Ich sehe, dass die Welt deutliche weniger von Ignoranz als von vorgespieltem Wissen leidet. Es sind nicht Skeptiker oder Entdecker sondern Fanatiker und Ideologen, die Anstand und Fortschritt bedrohen. Kein Agnostiker hat jemals jemanden auf dem Scheiterhaufen verbrannt oder hat einen Heiden, Ketzer oder Ungläubigen gefoltert.
Der Glaube gibt dir keine Antworten, er sorgt nur dafür, dass du keine Fragen mehr stellst.
Der Glaube daran, dass es keinen Gott gibt, gibt mir mehr Raum für meinen Glauben an Familie, Menschen, Liebe, Wahrheit, Schönheit, Wackelpudding und all die anderen Dinge, die ich beweisen kann und die mein Leben zum besten Leben machen, dass ich je haben werde.
Ich bin ein Gegner der Religion. Sie lehrt uns, damit zufrieden zu sein, dass wir die Welt nicht verstehen.
Ich habe niemals auch nur den geringsten wissenschaftlichen Beweis für die religiösen Prinzipien von Himmel und Hölle, von zukünftigen Leben für Einzelne, oder von einem persönlichen Gott gesehen. Was die heutige Religion betrifft, ist sie eine verdammte Fälschung. Religion ist nur Mist.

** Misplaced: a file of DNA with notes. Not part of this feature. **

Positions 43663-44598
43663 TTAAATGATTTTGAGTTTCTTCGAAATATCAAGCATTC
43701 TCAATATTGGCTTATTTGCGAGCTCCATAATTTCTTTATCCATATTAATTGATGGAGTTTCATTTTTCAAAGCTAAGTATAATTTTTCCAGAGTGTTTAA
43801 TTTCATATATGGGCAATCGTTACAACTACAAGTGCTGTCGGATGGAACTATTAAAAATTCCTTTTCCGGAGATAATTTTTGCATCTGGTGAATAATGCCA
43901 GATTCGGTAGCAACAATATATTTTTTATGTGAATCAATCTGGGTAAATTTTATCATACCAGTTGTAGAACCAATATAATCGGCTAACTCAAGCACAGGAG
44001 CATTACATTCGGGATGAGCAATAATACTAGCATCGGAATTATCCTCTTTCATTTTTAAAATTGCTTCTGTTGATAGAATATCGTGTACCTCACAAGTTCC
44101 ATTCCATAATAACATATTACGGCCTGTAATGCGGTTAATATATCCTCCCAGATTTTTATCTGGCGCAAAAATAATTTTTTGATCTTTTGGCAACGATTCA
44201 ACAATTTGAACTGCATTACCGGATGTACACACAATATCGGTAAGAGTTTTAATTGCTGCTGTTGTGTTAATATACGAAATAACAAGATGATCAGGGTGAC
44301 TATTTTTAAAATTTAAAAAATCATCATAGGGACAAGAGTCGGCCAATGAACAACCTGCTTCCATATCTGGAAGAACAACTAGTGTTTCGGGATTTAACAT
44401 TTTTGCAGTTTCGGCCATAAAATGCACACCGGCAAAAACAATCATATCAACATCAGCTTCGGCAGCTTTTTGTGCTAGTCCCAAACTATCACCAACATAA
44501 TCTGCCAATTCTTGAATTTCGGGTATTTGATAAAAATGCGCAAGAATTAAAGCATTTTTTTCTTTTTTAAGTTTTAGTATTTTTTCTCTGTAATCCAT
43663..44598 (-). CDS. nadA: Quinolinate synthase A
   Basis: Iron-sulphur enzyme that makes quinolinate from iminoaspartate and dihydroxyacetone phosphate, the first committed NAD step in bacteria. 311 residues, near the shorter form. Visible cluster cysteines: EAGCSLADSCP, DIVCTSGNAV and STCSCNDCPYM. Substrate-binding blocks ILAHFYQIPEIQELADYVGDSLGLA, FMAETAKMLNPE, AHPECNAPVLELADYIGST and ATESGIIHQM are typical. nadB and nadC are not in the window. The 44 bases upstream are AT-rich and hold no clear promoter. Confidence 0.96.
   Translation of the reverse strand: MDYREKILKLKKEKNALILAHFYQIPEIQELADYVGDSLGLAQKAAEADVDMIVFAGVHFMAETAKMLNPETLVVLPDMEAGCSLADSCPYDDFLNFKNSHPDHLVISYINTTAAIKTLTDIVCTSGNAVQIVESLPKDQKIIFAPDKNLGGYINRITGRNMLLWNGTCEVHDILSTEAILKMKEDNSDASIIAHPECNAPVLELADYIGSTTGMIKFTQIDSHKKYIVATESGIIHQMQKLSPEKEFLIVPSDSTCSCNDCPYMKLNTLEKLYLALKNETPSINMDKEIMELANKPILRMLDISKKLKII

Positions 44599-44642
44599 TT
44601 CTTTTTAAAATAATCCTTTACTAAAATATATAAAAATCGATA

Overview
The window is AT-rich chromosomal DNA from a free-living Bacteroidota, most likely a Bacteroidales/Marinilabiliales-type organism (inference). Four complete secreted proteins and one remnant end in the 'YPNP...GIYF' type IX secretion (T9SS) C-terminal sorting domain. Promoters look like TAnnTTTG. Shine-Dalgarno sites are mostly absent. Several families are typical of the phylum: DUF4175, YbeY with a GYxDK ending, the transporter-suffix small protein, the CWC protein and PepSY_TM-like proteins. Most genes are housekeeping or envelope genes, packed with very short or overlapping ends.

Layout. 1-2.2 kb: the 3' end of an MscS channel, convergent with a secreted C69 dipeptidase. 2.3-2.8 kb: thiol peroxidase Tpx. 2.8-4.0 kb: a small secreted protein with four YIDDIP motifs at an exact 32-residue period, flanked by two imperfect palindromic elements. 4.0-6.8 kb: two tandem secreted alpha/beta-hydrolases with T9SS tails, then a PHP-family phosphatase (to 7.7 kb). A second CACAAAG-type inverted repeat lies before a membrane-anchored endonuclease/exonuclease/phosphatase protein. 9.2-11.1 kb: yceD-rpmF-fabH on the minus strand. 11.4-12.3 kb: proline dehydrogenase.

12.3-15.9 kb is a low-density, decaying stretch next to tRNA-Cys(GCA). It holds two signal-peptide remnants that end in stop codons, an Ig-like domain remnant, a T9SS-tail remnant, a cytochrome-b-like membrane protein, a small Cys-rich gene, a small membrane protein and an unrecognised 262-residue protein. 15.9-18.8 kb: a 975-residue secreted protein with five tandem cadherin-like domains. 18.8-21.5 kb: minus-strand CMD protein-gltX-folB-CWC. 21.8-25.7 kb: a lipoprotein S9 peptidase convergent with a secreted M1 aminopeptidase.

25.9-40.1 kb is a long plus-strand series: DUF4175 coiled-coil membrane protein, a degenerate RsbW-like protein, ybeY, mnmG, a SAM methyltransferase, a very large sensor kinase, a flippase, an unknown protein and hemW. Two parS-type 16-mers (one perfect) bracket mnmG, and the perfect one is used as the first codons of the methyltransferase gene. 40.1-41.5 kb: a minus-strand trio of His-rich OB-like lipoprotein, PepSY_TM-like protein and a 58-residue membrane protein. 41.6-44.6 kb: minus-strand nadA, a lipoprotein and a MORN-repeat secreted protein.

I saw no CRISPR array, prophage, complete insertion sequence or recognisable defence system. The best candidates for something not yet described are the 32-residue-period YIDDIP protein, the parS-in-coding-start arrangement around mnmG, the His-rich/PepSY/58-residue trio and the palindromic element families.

Truth does not demand belief. Scientists do not join hands every Sunday, singing, “Yes, gravity is real! I will have faith! I will be strong! I believe in my heart that what goes up, up, up must come down, down, down. Amen!” If they did, we would think they were pretty insecure about it.
Faith is a cop-out. It is intellectual bankruptcy. If the only way you can accept an assertion is by faith, then you are conceding that it can’t be taken on its own merits.
The very concept of sin comes from the bible. Christianity offers to solve a problem of its own making! Would you be thankful to a person who cut you with a knife in order to sell you a bandage?
You believe in a book that has talking animals, wizards, witches, demons, sticks turning into snakes, food falling from the sky, people walking on water, and all sorts of magical, absurd and primitive stories, and you say that we are the ones that need help?